Health workforce

Involvement of nurses and midwives in screening and brief interventions for hazardous and harmful use of alcohol and other psychoactive substances

A literature review

Publication details

Number of pages: 99
Publication date: June 2010
Languages: English
WHO reference number: WHO/HRH/HPN/10-6


WHO estimates that about two billion people use alcohol globally. The harmful alcohol use accounts for 4.5% of the global burden of disease and is responsible for 3.8% of all deaths worldwide. Psychoactive substance use and substance use disorders can result in a wide range of health and social problems for individuals, their families and the wider community.

Given the extent of the problem and the risks of hazardous and harmful substance use to health, nurses and midwives are well placed to deliver appropriate interventions in a broad range of settings such as primary health care, hospital or antenatal care settings. This review will help to further the role of nurses and midwives in this area.

This report provides evidence on the involvement of nurses in screening and brief interventions which could be adopted or replicated in different contexts. The report highlights specifically the following areas:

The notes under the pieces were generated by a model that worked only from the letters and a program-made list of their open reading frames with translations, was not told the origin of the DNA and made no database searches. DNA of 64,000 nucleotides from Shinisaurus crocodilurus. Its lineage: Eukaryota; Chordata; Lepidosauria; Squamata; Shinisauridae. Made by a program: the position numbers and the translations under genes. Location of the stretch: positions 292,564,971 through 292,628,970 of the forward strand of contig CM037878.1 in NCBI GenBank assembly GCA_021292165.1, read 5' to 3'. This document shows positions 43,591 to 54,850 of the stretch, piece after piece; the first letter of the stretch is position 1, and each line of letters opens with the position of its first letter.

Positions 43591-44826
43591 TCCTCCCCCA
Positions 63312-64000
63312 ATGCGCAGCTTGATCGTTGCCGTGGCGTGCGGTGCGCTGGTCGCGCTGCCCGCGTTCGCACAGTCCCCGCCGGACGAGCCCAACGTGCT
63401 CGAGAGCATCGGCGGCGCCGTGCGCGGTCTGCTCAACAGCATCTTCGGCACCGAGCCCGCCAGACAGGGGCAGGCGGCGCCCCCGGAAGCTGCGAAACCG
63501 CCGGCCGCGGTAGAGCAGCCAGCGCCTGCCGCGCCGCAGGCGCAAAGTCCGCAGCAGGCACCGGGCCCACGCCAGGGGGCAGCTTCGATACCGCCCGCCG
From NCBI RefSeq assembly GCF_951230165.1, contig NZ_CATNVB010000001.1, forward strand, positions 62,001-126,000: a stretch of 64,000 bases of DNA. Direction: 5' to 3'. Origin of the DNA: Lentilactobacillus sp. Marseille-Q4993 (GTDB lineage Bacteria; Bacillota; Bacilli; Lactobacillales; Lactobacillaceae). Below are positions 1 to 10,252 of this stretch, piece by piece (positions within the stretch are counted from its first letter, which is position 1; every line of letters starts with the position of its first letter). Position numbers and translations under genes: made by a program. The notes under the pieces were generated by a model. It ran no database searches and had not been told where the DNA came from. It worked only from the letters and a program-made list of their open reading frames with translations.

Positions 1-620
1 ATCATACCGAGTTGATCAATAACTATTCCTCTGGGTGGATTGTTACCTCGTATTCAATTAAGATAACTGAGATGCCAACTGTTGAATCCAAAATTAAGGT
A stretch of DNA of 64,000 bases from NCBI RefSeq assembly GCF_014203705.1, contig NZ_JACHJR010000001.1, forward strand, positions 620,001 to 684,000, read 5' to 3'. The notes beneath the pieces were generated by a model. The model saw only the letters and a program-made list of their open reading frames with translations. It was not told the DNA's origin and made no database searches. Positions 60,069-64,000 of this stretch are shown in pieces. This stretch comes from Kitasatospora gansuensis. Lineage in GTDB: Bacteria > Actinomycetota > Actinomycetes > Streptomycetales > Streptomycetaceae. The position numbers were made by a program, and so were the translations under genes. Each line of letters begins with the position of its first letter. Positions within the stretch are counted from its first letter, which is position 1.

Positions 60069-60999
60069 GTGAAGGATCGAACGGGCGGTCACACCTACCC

• Screening and brief interventions is a variety of settings;
  • Nurses and midwives' practice of screening and delivering brief interventions;
  • Facilitators and barriers to nurses and midwives' involvement in screening and brief interventions;
  • Best practices supporting screening and brief interventions;
  • Recommendations on policy, research, education and training and practice.

Nurses and midwives can have a significant impact on the prevalence of hazardous and harmful use of psychoactive substances. This can be further enhanced, for example through

  • the development of nationally agreed training programmes in screening and brief interventions;
  • the inclusion of topics on alcohol and other psychoactive substance use in undergraduate and post-graduate nursing and midwifery curricula; and
  • routine screening of new patients and further research on effectiveness of screening and brief interventions.